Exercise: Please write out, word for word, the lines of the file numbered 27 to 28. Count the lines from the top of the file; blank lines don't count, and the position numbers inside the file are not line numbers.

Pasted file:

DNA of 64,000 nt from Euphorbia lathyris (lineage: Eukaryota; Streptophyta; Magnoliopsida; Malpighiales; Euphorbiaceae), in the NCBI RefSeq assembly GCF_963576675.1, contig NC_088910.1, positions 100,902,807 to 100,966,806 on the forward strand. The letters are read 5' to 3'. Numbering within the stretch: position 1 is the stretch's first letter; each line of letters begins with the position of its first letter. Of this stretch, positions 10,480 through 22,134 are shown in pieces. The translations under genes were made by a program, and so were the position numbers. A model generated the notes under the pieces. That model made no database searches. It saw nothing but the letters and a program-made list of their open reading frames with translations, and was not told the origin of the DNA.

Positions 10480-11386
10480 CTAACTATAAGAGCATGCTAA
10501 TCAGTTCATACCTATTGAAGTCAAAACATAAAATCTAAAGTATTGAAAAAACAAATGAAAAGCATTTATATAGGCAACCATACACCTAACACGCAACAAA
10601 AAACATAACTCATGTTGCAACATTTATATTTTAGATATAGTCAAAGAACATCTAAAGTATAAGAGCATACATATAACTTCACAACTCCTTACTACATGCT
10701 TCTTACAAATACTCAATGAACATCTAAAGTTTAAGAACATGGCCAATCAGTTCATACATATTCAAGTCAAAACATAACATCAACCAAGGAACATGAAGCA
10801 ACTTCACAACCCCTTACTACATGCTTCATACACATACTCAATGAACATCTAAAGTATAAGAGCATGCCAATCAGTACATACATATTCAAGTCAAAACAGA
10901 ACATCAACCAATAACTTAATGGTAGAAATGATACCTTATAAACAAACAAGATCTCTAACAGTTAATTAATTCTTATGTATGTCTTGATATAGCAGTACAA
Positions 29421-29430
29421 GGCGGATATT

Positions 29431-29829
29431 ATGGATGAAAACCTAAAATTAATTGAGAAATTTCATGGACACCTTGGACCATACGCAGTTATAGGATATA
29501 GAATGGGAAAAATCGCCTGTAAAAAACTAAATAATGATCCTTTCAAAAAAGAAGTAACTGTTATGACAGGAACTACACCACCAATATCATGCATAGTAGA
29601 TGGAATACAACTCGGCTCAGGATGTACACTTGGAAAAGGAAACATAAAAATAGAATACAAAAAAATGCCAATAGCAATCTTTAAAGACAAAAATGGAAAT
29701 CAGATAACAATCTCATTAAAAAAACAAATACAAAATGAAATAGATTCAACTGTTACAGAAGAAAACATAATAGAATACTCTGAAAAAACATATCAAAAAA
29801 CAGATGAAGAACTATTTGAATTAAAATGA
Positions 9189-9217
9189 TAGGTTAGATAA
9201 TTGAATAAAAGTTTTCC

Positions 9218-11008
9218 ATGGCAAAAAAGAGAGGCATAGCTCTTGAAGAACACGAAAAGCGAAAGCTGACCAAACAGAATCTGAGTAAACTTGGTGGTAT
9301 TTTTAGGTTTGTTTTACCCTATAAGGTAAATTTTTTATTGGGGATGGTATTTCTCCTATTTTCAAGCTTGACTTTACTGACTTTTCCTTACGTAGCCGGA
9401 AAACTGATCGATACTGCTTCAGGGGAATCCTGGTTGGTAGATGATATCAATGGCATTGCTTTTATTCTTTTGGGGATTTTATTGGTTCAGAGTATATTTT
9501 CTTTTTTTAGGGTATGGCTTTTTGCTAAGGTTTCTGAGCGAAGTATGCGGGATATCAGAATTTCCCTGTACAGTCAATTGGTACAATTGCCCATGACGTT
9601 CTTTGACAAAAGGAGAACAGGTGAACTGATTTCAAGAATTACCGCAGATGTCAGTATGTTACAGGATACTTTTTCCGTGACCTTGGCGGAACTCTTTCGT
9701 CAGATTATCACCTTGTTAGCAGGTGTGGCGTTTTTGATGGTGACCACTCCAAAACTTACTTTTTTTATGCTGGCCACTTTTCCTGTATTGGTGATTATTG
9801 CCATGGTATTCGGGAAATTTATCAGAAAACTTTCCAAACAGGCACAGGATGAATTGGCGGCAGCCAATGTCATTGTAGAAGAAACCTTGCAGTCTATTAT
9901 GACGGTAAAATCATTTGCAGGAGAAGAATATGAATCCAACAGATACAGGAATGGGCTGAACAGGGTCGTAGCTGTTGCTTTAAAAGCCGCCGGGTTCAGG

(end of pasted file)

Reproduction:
9801 CCATGGTATTCGGGAAATTTATCAGAAAACTTTCCAAACAGGCACAGGATGAATTGGCGGCAGCCAATGTCATTGTAGAAGAAACCTTGCAGTCTATTAT
9901 GACGGTAAAATCATTTGCAGGAGAAGAATATGAATCCAACAGATACAGGAATGGGCTGAACAGGGTCGTAGCTGTTGCTTTAAAAGCCGCCGGGTTCAGG